1. Admit you’re in the pit. You can’t be rescued unless you see yourself as stuck. I think there are many who live in the pit of moral darkness and discomfort and who do not realize how much light, freedom, and hope exists on the outside.  This is why our testimony is so important to share with others.  It is wonderful on the outside. Jesus died on the cross to make this rescue possible. The song is beautiful. Salvation and song are inseparable because the joy of the Lord generates music in the soul. Cry out to God today.  Tell Him, “God, I’m in the pit.” Maybe you’re a believer that has fallen into a pit. Tell Him, “God, I’m in the pit.”
  2.  Ask for His help to get out of the pit. God wants to deliver you from the pit of personal sin or extreme grief or a lost dream or a broken family and give you a new song.  Don’t just admit that you’re in the pit. Ask God to help you out of it, “God, lift me out of my pit.
  3.  Wait on God to rescue you. The first reaction when we are in a pit may be to try harder, to get ourselves out, but that may just be tiring us out even more. The new pattern of life calls us to wait patiently. But the funny thing is that most of us when we call out to God for help don’t wait long enough for God to act. After a short while, we start to do things on our own again instead of continuing to ask God and wait for him to act.  David waited patiently for God to act and God in his time, acted.  He lifted David out of the pit and set him on a rock. Tell God, “I’ll wait right here in the pit until you rescue me.”  Because He is faithful and just to do that very thing.


2 Samuel 12:15-23, Ezekiel 37:1-5

From the point of your tragedy; the death of a loved one, the accident, the illness, the divorce, the betrayal, the molestation, and the loss of a job or your business you have felt overwhelmed because you have lost something precious. You feel as though you are living in a valley and there is no way out. You feel as something has died inside of you and it needs a resurrection.

The enemy will use grief in your life to stop your praise.

Overcoming tragedy is a process that we must go through to get to our recovery. It is not a weakness to move through these stages of grief.

    • Shock – In the days and weeks immediately following a devastating loss, common feelings include numbness and unreality, like being trapped in a bad dream.
    • Reality – As the fact of the loss takes hold, deep sorrow sets in, accompanied by weeping and other forms of emotional release. Loneliness and depression may also occur.
    • Reaction – Anger, brought on by feelings of abandonment and helplessness, may be directed toward family, friends, doctors, the one who died or deserted us, or even God. Other typical feelings include listlessness, apathy, and guilt over perceived failures or unresolved personal issues.
    • Recovery – Finally, there is a gradual, almost imperceptible return to normalcy. This is a time of adjustment to the new circumstances in life.

Three Ingredients that David used in 2 Samuel 12 that you will need as well to move through these stages of grief:

  1. Washed-
    1. A born again experience is a must. You will never move through this process without making Jesus Christ the Lord of your life.
      1. Some will come to Jesus till the pain gets to a tolerable level and then they try to go their own way.
      2. We are pointing to a supernatural relationship with Jesus Christ; reading The Word and becoming a part of the Body of Christ.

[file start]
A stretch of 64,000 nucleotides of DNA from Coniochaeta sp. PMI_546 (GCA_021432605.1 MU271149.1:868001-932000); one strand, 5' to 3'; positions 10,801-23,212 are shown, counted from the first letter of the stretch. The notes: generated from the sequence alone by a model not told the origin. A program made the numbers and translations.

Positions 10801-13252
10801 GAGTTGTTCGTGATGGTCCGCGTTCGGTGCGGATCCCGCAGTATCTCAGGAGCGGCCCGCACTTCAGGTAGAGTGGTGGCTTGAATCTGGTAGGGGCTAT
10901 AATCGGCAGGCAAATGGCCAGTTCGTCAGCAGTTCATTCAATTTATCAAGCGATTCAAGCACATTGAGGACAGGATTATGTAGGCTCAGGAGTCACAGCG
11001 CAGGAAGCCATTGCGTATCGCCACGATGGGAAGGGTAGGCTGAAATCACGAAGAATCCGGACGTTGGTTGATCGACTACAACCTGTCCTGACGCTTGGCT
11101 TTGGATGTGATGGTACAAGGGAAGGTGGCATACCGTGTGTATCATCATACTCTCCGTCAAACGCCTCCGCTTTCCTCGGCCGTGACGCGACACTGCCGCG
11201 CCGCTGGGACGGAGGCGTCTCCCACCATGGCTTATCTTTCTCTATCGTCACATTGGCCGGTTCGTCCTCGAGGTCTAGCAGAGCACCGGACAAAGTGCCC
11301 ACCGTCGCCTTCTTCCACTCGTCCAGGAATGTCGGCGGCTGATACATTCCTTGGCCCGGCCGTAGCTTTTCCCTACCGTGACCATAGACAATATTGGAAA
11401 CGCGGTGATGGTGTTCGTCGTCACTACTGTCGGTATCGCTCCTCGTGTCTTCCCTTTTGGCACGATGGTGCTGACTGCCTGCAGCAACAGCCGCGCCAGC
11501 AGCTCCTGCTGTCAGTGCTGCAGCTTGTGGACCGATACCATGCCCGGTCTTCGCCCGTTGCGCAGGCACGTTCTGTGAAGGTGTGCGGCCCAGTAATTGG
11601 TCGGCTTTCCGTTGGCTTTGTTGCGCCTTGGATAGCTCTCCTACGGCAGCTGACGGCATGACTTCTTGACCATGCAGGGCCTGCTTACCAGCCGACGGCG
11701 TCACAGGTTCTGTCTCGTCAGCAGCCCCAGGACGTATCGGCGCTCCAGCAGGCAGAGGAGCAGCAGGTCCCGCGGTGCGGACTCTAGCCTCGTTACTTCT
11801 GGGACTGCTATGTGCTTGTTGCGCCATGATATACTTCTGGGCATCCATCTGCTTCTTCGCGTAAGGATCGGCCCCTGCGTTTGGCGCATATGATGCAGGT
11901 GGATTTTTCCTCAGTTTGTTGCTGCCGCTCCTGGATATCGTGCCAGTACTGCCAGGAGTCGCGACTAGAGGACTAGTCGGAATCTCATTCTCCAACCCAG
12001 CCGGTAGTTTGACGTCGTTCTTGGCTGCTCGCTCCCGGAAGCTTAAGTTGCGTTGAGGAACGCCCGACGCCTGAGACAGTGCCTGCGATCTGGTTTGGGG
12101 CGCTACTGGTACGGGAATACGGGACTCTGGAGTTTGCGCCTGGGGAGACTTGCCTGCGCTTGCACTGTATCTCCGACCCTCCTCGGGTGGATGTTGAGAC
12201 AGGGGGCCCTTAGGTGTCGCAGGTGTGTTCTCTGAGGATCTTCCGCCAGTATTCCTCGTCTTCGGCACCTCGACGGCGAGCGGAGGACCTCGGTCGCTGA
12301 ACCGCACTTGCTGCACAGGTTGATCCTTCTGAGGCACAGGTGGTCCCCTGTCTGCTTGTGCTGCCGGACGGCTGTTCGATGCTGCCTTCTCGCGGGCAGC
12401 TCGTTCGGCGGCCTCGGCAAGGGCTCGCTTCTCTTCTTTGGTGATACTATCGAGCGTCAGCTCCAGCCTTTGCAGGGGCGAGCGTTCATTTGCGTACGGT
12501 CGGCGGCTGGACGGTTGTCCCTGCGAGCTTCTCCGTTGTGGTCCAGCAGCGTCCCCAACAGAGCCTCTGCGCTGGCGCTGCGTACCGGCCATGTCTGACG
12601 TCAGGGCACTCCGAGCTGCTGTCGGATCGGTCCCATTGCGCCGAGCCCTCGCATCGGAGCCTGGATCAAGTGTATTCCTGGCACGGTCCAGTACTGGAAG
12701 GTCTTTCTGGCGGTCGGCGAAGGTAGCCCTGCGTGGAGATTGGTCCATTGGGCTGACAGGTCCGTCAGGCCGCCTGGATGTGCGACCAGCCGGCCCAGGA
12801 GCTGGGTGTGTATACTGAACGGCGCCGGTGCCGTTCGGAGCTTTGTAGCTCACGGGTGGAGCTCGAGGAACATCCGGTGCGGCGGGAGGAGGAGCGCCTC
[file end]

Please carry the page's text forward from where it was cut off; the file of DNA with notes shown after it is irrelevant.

2. Release the anger that you have at yourself and at God.
      1. Understand that we live in a fallen world and that God is not punishing you by this tragedy. We never know the reason for tragedies but He does. He sees the big picture and he is in control of everything (Romans 8:28).
      2. Do not blame others for the situation.
        1. Settle lawsuits
        2. Luke 9:60 “Jesus said unto him, let the dead bury their dead: but go thou and preach the kingdom of God.
        3. Stop fighting if someone wants to stay mad, let them. Stay away from people that want to keep you in the middle of the fight or urge you to keep fighting.
    3. Forgiveness.
      1. Release yourself or anyone else that may have been involved in the tragedy.
  2. Worship
    1. Matthew 22:32 tells us he is not the God of the dead but of the living. We end up worshipping the tragedy, the person or thing that has died more than the God who is of the living.
      1. We stay beside the casket or the Cross when we need to move to the Tomb where the resurrection is. We become so consumed with the death we forget to live.
      2. Worship will give you a new perspective and will allow us to see what this tragedy has given us instead of taken away. It will allow us to have hope for the future.
      3. Jeremiah 17:7-8 tells us that dead things do not bear fruit but we but we become alive when we worship.
      4. Pain is a part of the process but misery is an option.
  3. Went
    1. We must begin a process of moving forward. Do not be afraid to move forward the scars of this tragedy will always be with us we are not leaving them behind.
    2. David began to comfort his wife. We will find comfort in comforting others it is part of the healing process.
    3. You have to have a resurrection which means to raise this tragedy up in purpose.
    4. Stay on this diligent process:
      1. Grieve – Though grief is bitter, we must let sorrow run its natural course. Isaiah 53:3b describes Jesus as “a Man of sorrows and acquainted with grief.” Denying or repressing pain can lead to emotional problems.
      2. Believe – We need to put our faith in God’s promises, trusting that our Heavenly Father knows best and that His understanding is perfect. Isaiah 55:9 says, “For as the heavens are higher than the earth, so are My ways higher than your ways, and My thoughts than your thoughts.”